One of the many excellent points he makes in there is that while it’s appropriate to acknowledge that a particular work or creator had influence on the genre, conflating that influence with timeless quality and relevance isn’t wise. Influence can be good or it can be bad. And stories that were groundbreaking and thought-provoking 90 years ago will probably not have that some effect today—in part because thousands of stories have been written since, many of which were influenced by that work.
Some of the newer works have expanded on the old ideas. Some have interrogated and revised the old ideas. Some have been written in opposition to the old ideas. While it can be interesting to know some of the older works that have influenced the newer ones, we can comprehend, understand, and love the new works without having read the older works. Sometimes reading some of the older stuff might make us appreciate or understand parts of the newer work better, but not always.
I don’t have to learn how to press cuneiform marks into wet clay tablets in order to write stories in my native language today. Just as a person doesn’t have to learn how to steer and manage a team of horses on a horse-drawn carriage in order to drive a modern car or use a modern bus.
No one has to have read the golden oldies to be a fan of (or create your own) great stories today.
I linked previously to Cora Buhlert’s excellent account from the viewpoint of a finalist nervously waiting to find out if they had to give an acceptance speech while George R.R. Martin went on and on. There are many other excellent posts about what it was like to sit through it: GEORGE R.R. MARTIN CAN FUCK OFF INTO THE SUN, OR: THE 2020 HUGO AWARDS CEREMONY (RAGEBLOG EDITION) is pretty cathartic. When Dinosaurs Roamed The Earth goes with sarcasm rather than rage, but also includes an excellent list (with sources) of why the people George wanted to talk about instead of the actual nominees (and also the full text of the Rebecca F. Kuang’s acceptance speech for the Astounding Award). Then there’s Jason Sanford’s post on Patreon (but available to non-supporters) in which he explains why he’s tired of modern SF/F and its creators being endlessly compared unfavorably to what the genre was like 50 years ago. He also has links to several good twitter threads on the topic. Robert J. Sawyer raises another issue about Martin’s remarks in the ceremony. Meanwhile, Doris V. Sutherland puts the issue in context with the themes of the winning works. And let’s not forget the every pithy and point Ursula Vernon managing to chastise him while remaining as respectful as can be.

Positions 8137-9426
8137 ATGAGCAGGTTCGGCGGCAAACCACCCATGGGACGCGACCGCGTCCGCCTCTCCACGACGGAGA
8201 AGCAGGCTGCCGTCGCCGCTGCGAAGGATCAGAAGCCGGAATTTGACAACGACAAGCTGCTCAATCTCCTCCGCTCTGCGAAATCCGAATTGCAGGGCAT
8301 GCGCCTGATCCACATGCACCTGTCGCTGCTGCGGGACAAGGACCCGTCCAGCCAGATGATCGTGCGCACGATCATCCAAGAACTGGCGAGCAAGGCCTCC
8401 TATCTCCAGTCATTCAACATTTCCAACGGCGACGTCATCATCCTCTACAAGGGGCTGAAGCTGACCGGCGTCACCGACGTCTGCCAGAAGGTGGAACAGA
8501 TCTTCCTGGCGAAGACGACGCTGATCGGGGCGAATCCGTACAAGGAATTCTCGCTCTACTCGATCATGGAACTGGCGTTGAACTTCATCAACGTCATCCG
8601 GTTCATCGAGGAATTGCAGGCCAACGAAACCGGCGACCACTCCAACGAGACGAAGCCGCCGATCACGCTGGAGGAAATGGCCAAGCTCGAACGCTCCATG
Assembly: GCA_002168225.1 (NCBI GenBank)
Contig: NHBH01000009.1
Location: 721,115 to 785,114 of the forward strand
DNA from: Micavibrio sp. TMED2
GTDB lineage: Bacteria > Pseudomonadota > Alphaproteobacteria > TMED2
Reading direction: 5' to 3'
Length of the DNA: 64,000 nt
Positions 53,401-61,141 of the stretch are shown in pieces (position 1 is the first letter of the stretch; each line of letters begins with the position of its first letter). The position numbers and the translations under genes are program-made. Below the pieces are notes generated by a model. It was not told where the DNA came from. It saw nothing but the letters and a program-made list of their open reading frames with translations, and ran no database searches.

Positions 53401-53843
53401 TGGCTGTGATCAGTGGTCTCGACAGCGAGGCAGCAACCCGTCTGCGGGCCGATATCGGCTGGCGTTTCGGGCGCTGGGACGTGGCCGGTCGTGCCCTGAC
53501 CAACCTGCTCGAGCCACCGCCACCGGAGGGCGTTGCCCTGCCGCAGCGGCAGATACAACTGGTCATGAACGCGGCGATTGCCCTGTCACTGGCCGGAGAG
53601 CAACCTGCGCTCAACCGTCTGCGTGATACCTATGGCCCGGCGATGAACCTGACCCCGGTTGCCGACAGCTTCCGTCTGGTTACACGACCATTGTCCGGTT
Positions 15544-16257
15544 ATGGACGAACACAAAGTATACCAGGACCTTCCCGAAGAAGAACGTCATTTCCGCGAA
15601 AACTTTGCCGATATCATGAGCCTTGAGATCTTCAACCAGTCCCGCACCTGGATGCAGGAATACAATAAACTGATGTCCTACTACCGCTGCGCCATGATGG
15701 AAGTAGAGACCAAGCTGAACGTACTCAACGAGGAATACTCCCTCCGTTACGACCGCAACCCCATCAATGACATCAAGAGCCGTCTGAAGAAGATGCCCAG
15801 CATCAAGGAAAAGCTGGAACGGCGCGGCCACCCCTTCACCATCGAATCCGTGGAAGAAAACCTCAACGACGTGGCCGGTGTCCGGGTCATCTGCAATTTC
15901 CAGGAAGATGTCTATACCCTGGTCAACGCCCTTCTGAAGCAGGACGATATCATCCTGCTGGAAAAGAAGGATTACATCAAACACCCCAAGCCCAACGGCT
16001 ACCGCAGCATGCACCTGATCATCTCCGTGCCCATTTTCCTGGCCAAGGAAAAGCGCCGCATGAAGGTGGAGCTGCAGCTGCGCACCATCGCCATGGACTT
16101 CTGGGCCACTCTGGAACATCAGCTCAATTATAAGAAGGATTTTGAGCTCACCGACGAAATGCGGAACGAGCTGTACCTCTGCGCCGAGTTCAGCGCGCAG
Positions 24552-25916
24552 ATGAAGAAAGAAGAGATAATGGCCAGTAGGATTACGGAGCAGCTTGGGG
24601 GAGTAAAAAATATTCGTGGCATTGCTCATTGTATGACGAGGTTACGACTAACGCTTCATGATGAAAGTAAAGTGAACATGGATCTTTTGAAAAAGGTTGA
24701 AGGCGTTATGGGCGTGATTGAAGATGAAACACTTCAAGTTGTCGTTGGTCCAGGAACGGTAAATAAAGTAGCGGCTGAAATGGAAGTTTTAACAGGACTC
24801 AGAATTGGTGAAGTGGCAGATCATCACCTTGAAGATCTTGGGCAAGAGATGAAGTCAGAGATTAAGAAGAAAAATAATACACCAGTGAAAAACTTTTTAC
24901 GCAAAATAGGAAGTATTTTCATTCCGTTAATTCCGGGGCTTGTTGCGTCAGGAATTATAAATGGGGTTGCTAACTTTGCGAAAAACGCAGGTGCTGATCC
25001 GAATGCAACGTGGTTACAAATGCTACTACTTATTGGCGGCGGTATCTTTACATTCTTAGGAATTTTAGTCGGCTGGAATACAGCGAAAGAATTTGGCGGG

And, of course, there’s Martin’s non-apology apology. Which he posted in the comments of someone else’s sci fi blog (File 770 is a fanzine/news site and I rely on it for news about the genre, yes, but it is still technically Mike Glyer’s blog). He hasn’t posted it on his one platform or anything.
I collected many, many, many more links to other people writing about their experiences as a nominee waiting to find out whether they won or lost, or from some of the presents, or as a former nominee watching, et cetera. But I think the collection above covers the majority of the issues (and lots of the linked posts include more links to other posts, so…)